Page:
“One of my practices comes from an ancient Indian teacher,” the Dalai Lama began answering the Archbishop’s question. “He taught that when you experience some tragic situation, think about it. If there’s no way to overcome the tragedy, then there is no use worrying too much. So I practice that.” The Dalai Lama was referring to the eighth-century Buddhist master Shantideva, who wrote, “If something can be done about the situation, what need is there for dejection? And if nothing can be done about it, what use is there for being dejected?”
The Archbishop cackled, perhaps because it seemed almost too incredible that someone could stop worrying just because it was pointless.
“Yes, but I think people know it with their head.” He touched both index fingers to his scalp. “You know, that it doesn’t help worrying. But they still worry.”
“Many of us have become refugees,” the Dalai Lama tried to explain, “and there are a lot of difficulties in my own country. When I look only at that,” he said, cupping his hands into a small circle, “then I worry.” He widened his hands, breaking the circle open. “But when I look at the world, there are a lot of problems, even within the People’s Republic of China. For example, the Hui Muslim community in China has a lot of problems and suffering. And then outside China, there are many more problems and more suffering. When we see these things, we realize that not only do we suffer, but so do many of our human brothers and sisters. So when we look at the same event from a wider perspective, we will reduce the worrying and our own suffering.”
I was struck by the simplicity and profundity of what the Dalai Lama was saying. This was far from “don’t worry, be happy,” as the popular Bobby McFerrin song says. This was not a denial of pain and suffering, but a shift in perspective—from oneself and toward others, from anguish to compassion—seeing that others are suffering as well. The remarkable thing about what the Dalai Lama was describing is that as we recognize others’ suffering and realize that we are not alone, our pain is lessened.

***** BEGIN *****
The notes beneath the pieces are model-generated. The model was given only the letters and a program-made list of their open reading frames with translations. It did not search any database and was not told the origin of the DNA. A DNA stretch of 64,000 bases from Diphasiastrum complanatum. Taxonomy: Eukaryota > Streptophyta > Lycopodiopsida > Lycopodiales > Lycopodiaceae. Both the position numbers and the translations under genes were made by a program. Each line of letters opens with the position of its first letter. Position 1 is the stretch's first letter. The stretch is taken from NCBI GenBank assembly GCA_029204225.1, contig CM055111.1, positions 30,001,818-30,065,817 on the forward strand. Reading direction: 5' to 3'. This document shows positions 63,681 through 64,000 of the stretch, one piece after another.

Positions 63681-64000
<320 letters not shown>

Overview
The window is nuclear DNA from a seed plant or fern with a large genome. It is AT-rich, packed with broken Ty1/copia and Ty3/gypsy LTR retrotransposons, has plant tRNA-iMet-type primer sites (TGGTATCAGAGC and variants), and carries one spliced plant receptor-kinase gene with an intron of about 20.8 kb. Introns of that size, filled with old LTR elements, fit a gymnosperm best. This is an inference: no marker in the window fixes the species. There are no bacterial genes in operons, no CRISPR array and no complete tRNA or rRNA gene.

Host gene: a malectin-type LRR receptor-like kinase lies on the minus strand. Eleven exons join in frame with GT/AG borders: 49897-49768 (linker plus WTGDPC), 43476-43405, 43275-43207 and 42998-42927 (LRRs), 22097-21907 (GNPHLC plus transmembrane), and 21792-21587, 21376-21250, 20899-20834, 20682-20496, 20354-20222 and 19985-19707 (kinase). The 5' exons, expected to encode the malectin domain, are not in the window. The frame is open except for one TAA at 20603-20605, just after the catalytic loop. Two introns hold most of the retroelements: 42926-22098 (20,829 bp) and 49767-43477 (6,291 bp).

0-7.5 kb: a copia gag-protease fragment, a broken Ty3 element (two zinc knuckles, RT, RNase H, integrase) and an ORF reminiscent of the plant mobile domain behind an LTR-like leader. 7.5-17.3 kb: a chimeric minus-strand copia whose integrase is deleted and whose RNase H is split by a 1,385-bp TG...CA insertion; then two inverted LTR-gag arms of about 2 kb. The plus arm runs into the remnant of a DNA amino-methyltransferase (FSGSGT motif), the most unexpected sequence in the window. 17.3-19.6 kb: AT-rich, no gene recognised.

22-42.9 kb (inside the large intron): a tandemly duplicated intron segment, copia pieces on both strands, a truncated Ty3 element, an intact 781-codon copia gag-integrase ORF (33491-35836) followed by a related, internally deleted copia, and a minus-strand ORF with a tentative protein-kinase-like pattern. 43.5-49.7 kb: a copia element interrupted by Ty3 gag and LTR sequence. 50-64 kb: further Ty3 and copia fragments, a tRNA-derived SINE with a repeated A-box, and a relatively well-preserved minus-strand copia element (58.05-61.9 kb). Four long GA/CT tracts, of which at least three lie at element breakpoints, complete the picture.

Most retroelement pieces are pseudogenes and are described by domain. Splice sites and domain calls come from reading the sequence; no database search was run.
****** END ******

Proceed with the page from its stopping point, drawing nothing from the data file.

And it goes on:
Often we hear about another’s tragedy, and it makes us feel better about our own situation. This is quite different from what the Dalai Lama was doing. He was not contrasting his situation with others, but uniting his situation with others, enlarging his identity and seeing that he and the Tibetan people were not alone in their suffering. This recognition that we are all connected—whether Tibetan Buddhists or Hui Muslims—is the birth of empathy and compassion.
I wondered how the Dalai Lama’s ability to shift his perspective might relate to the adage “Pain is inevitable; suffering is optional.” Was it truly possible to experience pain, whether the pain of an injury or an exile, without suffering? There is a Sutta, or teaching of the Buddha, called the Sallatha Sutta, that makes a similar distinction between our “feelings of pain” and “the suffering that comes as a result of our response” to the pain: “When touched with a feeling of pain, the uninstructed, ordinary person sorrows, grieves, and laments, beats his breast, becomes distraught. So he feels two pains, physical and mental. Just as if they were to shoot a man with an arrow and, right afterward, were to shoot him with another one, so that he feels the pain of two arrows.” It seems that the Dalai Lama was suggesting that by shifting our perspective to a broader, more compassionate one, we can avoid the worry and suffering that is the second arrow.
“Then another thing,” the Dalai Lama continued. “There are different aspects to any event. For example, we lost our own country and became refugees, but that same experience gave us new opportunities to see more things. For me personally, I had more opportunities to meet with different people, different spiritual practitioners, like you, and also scientists. This new opportunity arrived because I became a refugee. If I remained in the Potala in Lhasa, I would have stayed in what has often been described as a golden cage: the Lama, holy Dalai Lama.” He was now sitting up stiffly as he once had to when he was the cloistered spiritual head of the Forbidden Kingdom.
“So, personally, I prefer the last five decades of refugee life. It’s more useful, more opportunity to learn, to experience life. Therefore, if you look from one angle, you feel, oh how bad, how sad. But if you look from another angle at that same tragedy, that same event, you see that it gives me new opportunities. So, it’s wonderful. That’s the main reason that I’m not sad and morose. There’s a Tibetan saying: ‘Wherever you have friends that’s your country, and wherever you receive love, that’s your home.’”
"About this title" may belong to another edition of this title.